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Neoliberalism

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Neoliberalism is a political philosophy and a political-economic movement beginning in the 1960s -- and increasingly prominent since 1980 -- that de-emphasizes or rejects modern, New Deal, or statist liberal doctrines (new liberalism), focusing instead on achieving progress and even social justice by more free-market methods, especially an emphasis on economic growth, as measured by changes in real gross domestic product. Because of close association between this philosophy and neoclassical economics, and confusion with the overloaded term "liberal", the term "neoclassical philosophy" is advocated by some.

The term neoliberalism does not mean a new version of the "liberalism" of the modern period -- that is, the new liberalism of John Dewey, Woodrow Wilson, John Maynard Keynes, Franklin Roosevelt, or the Liberal Party of Great Britain, but of "classical liberalism" as it was understood in the 19th century -- the establishment of a stable medium of exchange, and the reduction of localized rules, regulations and barriers to commerce. This philosophy justified and encouraged the "first era of globalization" which came to an end with the shocks of the First World War and the collapse of the Gold Standard (just as neoliberalism is associated with the "second era of globalization" after World War II). "Liberalism" in the classical sense is still the meaning of the word in many nations, including most of Europe and Latin America.

(Whether such an understanding of "classical liberalism" is historically accurate is subject to debate however, since the "father of liberalism", John Locke, was a committed mercantilist of the kind later criticized by Adam Smith, so that the original "classical liberalism" was something different than its 19th century variety: the doctrine of political and religious liberty did not spill over into "economic liberty". And there can be little doubt that liberalism already existed in the late 17th century, since Locke's liberal political philosophy was what the Whig Parliamentary majority used to justify the Glorious Revolution of 1688. Thus it could be argued that 19th century liberalism was itself really a form of neoliberalism, if one is to take the idea of "classical liberalism" seriously.)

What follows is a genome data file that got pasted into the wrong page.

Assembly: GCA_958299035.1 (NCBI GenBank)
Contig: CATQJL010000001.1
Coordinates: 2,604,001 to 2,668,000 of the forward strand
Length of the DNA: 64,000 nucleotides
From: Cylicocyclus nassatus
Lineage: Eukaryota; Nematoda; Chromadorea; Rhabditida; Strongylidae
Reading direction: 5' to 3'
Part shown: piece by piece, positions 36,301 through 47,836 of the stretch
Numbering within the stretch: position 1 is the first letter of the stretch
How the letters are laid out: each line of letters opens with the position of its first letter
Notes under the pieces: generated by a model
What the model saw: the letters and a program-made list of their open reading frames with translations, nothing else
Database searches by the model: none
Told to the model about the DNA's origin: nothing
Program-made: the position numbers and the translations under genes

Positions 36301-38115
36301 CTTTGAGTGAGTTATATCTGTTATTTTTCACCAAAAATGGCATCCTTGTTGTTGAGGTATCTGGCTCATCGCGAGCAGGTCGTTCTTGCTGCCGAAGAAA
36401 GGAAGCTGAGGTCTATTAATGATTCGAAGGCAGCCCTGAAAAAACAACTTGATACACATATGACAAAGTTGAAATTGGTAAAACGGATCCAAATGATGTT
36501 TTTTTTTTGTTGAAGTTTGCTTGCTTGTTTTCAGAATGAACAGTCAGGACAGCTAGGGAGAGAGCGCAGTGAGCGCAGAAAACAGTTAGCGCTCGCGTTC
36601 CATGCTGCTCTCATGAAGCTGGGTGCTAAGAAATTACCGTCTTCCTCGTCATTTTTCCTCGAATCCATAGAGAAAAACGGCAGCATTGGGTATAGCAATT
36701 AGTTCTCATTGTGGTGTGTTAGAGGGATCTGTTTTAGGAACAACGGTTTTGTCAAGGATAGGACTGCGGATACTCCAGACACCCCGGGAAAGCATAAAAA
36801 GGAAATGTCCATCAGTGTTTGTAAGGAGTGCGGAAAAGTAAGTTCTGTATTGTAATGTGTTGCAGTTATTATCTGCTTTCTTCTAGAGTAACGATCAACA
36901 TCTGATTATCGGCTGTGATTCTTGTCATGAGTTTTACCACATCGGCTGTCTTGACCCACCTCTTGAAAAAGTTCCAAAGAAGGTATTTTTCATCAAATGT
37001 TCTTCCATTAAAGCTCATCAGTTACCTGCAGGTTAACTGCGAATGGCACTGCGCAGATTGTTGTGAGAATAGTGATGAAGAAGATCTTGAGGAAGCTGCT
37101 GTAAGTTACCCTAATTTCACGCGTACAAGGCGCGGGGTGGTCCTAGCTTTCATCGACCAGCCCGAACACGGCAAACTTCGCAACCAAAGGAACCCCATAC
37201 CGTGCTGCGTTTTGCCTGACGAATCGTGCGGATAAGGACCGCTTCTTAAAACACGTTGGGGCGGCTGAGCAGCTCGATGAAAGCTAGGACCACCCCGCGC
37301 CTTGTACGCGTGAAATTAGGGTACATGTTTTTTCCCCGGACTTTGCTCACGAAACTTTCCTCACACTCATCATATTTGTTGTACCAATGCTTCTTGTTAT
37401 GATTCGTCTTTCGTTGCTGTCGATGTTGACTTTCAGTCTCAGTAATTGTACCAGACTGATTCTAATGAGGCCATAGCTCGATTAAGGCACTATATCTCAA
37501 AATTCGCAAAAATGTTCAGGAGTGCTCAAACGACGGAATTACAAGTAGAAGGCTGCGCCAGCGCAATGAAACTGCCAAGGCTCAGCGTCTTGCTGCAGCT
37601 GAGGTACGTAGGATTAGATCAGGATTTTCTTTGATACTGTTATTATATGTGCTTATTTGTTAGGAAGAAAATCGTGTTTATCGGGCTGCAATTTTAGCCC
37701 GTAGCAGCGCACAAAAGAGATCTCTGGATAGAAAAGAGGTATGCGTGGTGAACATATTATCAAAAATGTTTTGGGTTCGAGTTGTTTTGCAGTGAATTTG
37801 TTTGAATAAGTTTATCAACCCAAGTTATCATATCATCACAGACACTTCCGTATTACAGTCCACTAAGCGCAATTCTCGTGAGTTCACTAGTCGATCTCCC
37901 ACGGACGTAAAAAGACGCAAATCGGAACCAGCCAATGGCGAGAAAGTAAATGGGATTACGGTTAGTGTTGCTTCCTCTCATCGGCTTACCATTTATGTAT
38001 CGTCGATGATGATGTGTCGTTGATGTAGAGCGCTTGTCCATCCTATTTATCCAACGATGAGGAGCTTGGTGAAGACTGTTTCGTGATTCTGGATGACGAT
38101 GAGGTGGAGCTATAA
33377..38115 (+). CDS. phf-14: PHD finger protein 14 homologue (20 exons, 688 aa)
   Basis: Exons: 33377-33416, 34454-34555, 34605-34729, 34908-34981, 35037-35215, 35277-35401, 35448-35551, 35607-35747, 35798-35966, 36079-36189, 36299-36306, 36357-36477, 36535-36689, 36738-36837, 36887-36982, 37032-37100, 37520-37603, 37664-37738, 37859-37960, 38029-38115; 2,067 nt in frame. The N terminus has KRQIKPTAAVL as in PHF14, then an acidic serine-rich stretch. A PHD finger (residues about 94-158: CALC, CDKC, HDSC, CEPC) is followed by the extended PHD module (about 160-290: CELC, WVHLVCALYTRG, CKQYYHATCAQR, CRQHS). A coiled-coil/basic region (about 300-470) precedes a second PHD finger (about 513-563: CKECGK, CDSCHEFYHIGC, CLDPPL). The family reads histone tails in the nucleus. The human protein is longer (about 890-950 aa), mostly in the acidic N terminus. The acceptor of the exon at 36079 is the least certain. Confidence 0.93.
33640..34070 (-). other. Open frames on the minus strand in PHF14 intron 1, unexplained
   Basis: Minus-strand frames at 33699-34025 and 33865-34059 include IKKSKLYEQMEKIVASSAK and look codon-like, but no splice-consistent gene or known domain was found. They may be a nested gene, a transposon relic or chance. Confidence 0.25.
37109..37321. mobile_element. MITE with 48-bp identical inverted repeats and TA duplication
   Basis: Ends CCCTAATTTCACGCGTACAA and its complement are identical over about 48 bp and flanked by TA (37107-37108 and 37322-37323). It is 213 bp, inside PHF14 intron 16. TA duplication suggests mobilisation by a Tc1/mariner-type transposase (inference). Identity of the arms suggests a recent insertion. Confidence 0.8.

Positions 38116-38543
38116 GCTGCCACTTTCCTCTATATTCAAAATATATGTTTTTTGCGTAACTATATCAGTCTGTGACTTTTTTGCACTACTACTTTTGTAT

The neoliberal "policy revolution" may have started with the violent ouster of the social democratic government of Salvador Allende in Chile by General Augusto Pinochet and the U.S. government. "Free market" policies, including privatization of state assets and other elements of neoliberalism, were imposed by "los Chicago Boys," Chicago school economists inspired by Milton Friedman. But the rise of neoliberalism culminated with the Reagan government in the United States and that of Margaret Thatcher in Britain, along with the fall of the Soviet Union and the fading of social democracy as alternatives to unbridled capitalism. These governments not only shifted their own countries' policies toward laissez-faire (with the major exception of Reagan's deficit-spending policies) but used their control of the major Bretton Woods institutions to impose their policies on the rest of the world. So nowadays, neoliberalism is generally seen as synonymous with the "Washington Consensus," the dominant policy view at the International Monetary Fund (IMF), the World Bank, and the U.S. Treasury Department at the end of the 20th century and the start of the 21st.